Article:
The Art and Science of Recrystallization

Recrystallization as a means of purifying organic compounds is a time honored method. Long before Ultra High Performance Liquid Chromatography and Supercritical Fluid Chromatography there was recrystallization. Of course, recrystallization is directly related to solubilities. The science of recrystallization is that a compound may be appreciably more soluble in a hot solvent than a cold one. “Dissolve hot and filter cold,” is the recrystallizer’s motto. A variation of this may be to dissolve the compound in one solvent and then change the solubility properties of the solution by adding a second solvent that causes the desired compound to precipitate. Recrystallization has been, and is now, a very empirical process. Small molecule recrystallization databases are still in their infancy. An example of online databases are the NIST solubility database and the Open Notebook Science solubility challenge project. Even the venerable CRC Handbook has little information on solubility and recrystallization. Solubility data of organic compounds in any other solvent but water is sketchy. The bottom line is that solubility characteristics of organic compounds are very difficult to predict beyond the “like dissolves like” aphorism. Casual browsing led me to a nice little document on entitled “Recrystallization and Melting Point Determination” by Bunnelle, Meyer, & Glaser out of the University of Missouri  which gives a lot of very practical “how-to” advice on performing a recrystallization. Another aspect of recrystallization is the beauty of the new crystals produced. Crystals evidently can be photographed quite nicely with a microscope. Should the microscopic examination and photography of crystal structures be included in Organic Chemistry laboratory? (image source)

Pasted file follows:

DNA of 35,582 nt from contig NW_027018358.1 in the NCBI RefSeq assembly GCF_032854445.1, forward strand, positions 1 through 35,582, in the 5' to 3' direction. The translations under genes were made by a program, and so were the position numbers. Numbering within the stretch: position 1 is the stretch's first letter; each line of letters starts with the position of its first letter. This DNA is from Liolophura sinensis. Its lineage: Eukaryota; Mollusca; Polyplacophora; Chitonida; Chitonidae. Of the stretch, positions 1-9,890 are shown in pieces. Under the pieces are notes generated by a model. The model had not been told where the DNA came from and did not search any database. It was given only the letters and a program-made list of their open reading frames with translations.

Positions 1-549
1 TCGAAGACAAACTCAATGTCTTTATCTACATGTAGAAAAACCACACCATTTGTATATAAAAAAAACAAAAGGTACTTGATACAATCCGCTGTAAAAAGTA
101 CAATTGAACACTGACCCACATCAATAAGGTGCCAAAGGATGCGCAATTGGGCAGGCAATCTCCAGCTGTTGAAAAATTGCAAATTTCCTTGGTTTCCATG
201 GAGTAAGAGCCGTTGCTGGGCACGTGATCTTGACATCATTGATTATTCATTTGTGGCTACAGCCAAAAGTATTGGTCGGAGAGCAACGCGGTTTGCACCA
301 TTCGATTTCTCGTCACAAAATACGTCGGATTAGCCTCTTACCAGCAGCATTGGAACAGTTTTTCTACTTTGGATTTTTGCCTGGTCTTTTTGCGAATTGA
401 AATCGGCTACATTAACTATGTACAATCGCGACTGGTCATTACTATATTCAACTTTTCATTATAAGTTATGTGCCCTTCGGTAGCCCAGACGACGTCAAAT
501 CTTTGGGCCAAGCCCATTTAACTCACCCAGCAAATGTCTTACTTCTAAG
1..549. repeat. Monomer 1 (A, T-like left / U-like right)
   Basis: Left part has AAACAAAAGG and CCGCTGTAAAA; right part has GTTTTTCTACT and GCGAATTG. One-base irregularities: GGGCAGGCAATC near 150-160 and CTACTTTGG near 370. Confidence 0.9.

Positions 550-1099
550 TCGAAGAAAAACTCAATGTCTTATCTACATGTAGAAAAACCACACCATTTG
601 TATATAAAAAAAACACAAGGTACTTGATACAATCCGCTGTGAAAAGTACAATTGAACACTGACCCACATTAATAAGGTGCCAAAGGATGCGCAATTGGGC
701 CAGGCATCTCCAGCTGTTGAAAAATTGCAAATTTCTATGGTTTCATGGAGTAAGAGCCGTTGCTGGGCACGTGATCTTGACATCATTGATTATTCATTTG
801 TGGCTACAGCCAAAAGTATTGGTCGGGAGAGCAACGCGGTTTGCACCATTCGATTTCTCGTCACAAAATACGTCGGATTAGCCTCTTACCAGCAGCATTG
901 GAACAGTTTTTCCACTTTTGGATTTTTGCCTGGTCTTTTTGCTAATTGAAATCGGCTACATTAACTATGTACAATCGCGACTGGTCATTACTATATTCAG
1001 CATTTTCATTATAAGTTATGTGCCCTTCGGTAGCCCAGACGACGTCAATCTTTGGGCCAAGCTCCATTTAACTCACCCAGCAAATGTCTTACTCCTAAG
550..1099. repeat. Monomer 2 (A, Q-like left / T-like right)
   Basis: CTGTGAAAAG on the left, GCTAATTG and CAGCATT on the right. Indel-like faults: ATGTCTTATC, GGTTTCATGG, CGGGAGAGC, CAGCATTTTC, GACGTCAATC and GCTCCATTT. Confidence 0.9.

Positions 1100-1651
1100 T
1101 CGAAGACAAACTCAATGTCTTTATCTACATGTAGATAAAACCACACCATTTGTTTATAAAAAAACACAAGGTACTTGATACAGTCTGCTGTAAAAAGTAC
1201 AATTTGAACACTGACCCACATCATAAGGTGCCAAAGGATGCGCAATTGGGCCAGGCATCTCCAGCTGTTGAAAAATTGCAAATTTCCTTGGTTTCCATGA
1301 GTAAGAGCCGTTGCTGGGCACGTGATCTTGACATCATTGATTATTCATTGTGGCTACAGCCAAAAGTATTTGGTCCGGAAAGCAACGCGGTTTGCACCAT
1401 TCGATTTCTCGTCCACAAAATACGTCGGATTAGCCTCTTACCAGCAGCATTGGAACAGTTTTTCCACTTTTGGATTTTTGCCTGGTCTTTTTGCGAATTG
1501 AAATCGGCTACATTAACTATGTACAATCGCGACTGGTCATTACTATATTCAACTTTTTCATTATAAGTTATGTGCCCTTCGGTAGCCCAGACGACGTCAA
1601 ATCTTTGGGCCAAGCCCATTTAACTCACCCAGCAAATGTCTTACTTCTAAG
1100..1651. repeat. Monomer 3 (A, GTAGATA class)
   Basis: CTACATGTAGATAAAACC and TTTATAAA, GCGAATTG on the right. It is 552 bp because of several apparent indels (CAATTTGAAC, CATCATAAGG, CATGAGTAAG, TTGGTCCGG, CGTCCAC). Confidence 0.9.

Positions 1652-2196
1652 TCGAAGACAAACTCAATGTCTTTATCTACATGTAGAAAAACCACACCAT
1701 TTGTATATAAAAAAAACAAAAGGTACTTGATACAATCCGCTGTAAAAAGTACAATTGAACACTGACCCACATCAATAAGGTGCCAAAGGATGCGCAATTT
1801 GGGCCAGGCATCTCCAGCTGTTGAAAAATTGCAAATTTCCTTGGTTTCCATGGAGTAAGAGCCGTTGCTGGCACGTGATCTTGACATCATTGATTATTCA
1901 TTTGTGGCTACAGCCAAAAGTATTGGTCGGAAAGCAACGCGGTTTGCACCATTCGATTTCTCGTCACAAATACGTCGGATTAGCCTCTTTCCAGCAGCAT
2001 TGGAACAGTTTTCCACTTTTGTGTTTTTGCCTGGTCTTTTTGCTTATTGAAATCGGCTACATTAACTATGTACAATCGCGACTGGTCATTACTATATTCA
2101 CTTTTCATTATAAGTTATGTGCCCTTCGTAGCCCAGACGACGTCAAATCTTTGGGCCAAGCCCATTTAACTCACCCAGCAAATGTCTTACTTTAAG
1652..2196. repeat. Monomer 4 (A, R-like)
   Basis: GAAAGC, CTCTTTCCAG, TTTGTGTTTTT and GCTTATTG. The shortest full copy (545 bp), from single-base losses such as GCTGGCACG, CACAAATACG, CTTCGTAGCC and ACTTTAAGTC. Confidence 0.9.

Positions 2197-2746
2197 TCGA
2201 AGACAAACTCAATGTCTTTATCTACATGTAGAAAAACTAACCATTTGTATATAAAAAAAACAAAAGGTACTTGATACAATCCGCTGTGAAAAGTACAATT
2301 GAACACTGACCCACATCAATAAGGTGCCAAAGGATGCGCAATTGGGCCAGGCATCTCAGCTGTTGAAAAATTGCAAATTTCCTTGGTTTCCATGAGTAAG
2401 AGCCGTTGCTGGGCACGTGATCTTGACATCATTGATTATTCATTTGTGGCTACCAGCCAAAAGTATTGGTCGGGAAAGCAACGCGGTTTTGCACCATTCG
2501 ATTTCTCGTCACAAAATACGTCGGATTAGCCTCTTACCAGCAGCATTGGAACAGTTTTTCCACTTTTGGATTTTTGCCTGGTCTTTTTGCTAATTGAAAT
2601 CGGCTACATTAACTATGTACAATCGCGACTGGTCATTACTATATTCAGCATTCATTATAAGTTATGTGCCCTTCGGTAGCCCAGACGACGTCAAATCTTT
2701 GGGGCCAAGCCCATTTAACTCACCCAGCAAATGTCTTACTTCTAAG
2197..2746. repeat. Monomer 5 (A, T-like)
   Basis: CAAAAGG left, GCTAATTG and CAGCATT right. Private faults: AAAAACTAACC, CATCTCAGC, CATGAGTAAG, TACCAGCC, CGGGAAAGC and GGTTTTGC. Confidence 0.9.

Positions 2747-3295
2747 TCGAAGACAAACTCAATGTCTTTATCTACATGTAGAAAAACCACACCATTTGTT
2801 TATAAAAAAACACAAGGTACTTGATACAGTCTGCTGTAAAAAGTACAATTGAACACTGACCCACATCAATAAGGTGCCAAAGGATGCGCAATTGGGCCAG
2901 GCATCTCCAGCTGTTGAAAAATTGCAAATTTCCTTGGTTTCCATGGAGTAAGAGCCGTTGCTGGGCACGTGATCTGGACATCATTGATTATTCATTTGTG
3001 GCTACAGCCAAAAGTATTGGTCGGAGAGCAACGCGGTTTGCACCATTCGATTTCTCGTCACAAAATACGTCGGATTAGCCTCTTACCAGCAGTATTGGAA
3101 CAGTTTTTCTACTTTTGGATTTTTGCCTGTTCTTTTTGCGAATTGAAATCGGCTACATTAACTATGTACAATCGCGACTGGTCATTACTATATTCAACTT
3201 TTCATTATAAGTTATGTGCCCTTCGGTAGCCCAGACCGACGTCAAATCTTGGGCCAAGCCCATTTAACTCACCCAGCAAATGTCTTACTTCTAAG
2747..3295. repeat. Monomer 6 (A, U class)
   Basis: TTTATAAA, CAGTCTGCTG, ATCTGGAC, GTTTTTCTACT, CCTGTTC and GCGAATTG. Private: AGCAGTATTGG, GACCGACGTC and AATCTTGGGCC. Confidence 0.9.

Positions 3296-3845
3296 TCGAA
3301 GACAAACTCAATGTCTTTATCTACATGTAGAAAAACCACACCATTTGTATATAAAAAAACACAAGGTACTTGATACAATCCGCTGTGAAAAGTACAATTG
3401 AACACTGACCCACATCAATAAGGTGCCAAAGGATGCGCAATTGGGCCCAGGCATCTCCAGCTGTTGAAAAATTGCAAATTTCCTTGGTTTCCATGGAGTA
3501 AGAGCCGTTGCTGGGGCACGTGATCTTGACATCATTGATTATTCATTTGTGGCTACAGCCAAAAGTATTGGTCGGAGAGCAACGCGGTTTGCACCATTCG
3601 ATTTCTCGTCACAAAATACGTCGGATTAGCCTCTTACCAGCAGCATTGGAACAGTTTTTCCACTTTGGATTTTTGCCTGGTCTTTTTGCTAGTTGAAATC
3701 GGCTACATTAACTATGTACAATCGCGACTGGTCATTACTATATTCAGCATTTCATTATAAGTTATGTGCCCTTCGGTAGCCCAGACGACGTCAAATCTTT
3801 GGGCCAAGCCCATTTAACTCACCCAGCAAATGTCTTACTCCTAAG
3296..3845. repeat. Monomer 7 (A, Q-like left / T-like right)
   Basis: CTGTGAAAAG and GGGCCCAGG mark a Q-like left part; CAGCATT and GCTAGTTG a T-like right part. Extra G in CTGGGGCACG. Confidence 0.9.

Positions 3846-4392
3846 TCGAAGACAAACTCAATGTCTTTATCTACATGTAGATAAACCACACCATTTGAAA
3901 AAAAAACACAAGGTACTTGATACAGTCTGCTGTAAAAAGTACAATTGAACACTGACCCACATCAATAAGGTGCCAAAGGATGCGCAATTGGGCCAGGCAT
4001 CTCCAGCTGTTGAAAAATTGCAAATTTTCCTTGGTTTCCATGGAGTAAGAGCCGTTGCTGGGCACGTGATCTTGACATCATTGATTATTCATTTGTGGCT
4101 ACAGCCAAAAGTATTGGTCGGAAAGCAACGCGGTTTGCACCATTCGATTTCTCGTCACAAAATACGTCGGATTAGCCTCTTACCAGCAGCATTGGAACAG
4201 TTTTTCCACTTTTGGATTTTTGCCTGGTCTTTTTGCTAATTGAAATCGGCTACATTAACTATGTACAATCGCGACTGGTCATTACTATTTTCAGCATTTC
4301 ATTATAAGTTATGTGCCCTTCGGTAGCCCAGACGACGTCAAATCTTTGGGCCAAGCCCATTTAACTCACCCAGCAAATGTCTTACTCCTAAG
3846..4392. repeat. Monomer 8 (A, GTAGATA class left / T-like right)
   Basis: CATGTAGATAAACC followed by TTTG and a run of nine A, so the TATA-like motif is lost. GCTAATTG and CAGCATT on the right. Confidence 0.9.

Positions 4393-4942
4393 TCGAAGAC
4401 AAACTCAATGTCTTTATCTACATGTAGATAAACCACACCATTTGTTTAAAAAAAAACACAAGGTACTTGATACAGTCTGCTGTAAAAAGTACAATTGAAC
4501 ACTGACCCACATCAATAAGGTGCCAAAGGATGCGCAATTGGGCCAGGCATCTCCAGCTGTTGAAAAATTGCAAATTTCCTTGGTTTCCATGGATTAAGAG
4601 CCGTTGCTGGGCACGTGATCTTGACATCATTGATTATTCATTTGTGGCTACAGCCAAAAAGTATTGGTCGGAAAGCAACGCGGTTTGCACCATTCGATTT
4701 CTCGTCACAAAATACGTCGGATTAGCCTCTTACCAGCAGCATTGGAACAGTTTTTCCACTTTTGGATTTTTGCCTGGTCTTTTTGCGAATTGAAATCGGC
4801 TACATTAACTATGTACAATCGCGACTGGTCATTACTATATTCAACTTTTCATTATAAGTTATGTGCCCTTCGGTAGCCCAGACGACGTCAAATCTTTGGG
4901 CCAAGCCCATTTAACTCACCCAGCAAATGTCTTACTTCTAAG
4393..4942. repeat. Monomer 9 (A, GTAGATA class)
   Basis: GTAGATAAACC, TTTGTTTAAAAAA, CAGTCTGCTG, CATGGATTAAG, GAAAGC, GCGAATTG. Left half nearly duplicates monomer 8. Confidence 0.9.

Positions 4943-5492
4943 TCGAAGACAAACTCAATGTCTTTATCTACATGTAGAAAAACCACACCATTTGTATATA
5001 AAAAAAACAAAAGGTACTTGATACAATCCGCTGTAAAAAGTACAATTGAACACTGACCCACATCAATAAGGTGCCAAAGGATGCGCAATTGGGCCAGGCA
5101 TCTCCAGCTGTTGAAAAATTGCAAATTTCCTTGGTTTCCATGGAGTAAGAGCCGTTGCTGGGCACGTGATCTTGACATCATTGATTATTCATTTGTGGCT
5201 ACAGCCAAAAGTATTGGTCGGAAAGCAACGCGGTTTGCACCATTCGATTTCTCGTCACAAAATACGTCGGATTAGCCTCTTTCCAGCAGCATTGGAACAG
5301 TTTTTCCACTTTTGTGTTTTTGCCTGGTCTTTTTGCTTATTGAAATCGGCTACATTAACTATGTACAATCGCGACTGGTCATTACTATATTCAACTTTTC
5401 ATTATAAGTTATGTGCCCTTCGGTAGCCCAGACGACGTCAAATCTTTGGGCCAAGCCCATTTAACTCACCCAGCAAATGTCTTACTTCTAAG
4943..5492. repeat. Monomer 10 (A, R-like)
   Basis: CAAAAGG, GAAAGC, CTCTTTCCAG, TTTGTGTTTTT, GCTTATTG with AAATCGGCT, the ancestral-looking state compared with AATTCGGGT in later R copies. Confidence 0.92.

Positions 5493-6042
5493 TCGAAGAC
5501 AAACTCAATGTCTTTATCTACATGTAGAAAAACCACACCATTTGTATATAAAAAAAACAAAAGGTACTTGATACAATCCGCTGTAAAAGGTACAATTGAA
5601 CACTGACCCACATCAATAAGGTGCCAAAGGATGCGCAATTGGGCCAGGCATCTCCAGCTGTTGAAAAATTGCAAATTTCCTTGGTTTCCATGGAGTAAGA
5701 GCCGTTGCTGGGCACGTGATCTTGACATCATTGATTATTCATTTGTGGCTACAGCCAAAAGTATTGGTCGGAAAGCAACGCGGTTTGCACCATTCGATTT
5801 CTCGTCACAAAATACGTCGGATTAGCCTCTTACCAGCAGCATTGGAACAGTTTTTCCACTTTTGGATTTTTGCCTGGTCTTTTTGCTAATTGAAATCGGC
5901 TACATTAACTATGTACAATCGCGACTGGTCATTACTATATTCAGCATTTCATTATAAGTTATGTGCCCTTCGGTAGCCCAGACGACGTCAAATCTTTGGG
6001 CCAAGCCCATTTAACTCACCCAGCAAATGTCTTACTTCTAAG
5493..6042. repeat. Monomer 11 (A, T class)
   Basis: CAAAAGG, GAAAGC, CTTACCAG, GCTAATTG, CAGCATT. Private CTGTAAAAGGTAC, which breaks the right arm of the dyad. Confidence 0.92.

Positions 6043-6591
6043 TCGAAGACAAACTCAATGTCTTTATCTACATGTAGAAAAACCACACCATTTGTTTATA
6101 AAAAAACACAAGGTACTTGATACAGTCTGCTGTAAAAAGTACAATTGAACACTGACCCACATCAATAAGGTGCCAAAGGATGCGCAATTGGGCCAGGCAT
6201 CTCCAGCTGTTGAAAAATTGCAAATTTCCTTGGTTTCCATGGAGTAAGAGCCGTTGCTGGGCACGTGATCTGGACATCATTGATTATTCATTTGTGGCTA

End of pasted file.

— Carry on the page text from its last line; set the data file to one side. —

One Comment

  1. Posted October 27, 2010 at 7:02 am | Permalink

    Brent – we now have some web services for predicting solubility – it would be interesting to see if these could help with selecting a solvent for crystallization in your lab. What kind of compounds are you looking at?

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